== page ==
1

After the apology, a good segue into explaining the reasoning behind occurred is that explaining that your contact with your mom cannot involve your father. This is obviously the most important thing to you when it comes to getting in touch with her, so this is what you should aim to clear the air about first. It'll both give you a chance to explain your side, and to gauge just how much misinformation your father fed her.

If you are worried about your father being able to be contact you after a phone call, there are services online you can use to mask your phone number with a 'fake' one, or *69 if you're in the United States. This way, you can retain control of when you're contacted.

-3

Assuming my mother is still alive and is receptive to being contacted, how should I do it? I know I would need to apologize but beyond that I'm lost.

This is awfully reminiscent of a problem I'm currently having, but with my father: I think he could be dead and nobody in my family bothered telling me. I hope that you aren't also insinuating something similar. That is, your mother has passed away, nobody told you, and so you never got to attend her funeral.

But my mother is a good person and has always loved me. I'm not sure but I think she would want to get back in touch with me.

You realise what you're saying? Because you've ignored your parents for 5 or so years, you've totally killed the maternal bond you have with your mother to the point that she wouldn't want to see you again before she dies. Even if she only loves you half as much as you think she does, I would say that she really misses you.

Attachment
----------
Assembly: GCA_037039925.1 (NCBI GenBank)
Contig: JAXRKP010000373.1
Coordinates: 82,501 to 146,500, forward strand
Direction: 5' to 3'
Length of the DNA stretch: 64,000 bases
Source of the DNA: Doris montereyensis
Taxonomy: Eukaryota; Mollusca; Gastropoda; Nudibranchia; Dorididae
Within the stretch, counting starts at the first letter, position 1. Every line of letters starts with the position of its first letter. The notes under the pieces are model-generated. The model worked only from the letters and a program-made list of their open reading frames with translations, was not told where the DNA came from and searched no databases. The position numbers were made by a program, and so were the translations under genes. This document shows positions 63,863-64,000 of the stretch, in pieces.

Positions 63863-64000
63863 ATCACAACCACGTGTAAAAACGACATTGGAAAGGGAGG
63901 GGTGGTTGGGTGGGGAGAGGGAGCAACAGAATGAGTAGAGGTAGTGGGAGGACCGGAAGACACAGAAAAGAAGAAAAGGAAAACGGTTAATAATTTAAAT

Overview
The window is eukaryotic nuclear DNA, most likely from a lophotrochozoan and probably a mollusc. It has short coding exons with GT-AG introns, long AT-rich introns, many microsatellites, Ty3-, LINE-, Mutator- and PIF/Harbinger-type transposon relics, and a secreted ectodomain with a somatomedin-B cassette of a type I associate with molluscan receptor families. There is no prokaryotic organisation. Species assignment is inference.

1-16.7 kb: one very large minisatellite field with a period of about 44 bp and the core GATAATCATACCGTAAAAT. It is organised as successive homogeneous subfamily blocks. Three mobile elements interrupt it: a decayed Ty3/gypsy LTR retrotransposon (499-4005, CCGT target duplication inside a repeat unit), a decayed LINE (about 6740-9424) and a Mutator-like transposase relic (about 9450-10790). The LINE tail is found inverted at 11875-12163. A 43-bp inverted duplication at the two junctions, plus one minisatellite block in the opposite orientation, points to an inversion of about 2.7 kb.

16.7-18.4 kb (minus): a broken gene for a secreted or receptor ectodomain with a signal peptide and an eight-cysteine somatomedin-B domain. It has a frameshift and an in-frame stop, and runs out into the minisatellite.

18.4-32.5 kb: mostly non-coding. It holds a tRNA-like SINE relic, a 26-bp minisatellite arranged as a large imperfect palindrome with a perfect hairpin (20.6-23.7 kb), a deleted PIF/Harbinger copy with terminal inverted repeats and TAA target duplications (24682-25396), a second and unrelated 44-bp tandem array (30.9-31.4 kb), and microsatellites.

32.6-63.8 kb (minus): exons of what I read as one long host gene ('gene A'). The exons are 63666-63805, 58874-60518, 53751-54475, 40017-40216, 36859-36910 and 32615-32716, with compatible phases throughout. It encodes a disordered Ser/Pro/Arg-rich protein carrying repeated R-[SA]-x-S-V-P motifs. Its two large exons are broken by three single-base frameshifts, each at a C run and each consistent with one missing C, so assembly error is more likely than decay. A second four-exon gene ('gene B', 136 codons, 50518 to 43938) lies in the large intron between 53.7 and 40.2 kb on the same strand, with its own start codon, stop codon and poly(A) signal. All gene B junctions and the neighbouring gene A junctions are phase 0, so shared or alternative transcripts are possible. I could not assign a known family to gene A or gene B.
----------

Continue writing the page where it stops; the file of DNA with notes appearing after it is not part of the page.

But he has probably lied to my mother about the incident to gain her sympathy so I'm not sure she would side with me to keep him at bay.

She might placate him just to keep the peace, but I bet she knows how much of a dick your father is.

If I get back in touch with my mother I would want to do my best to make sure he doesn't find me or think that I will talk to him.

More likely the latter. That is, that all is forgotten and you're all cool. This complicates matters a little because if you want a meaningful relationship with your mother, you will have to interact with him in some awkward way or "sneak around" to meet up.

To make things worse, I have a child that I know my mother would love. Assuming my mother is still alive and is receptive to being contacted, how should I do it? I know I would need to apologize but beyond that I'm lost.

If you're concerned that you're not going to be able to keep your emotions in check i.e. cry, then I would suggest a very brief letter.

Tell her that you have a kid now, and that being a parent to that child has brought back memories of your own childhood, which made you think of her. Tell her that you miss her and that you'd really like [Insert Child's Name] to meet grandma [Insert Mother's Name].

Include a photo of the kid, but only if you don't think she'll consider it a form of emotional blackmail, and include your phone number. Don't mention your dad.

I'm sure you have your reasons for wanting to apologise to her, but I think if you want to apologise, you should wait to see her in person to do that.

Best

  • Is the sentence after "You realize what you're saying?" meant to be rhetorical? If so maybe you could make that more obvious like quotation marks. – Em C Jun 22 '18 at 13:58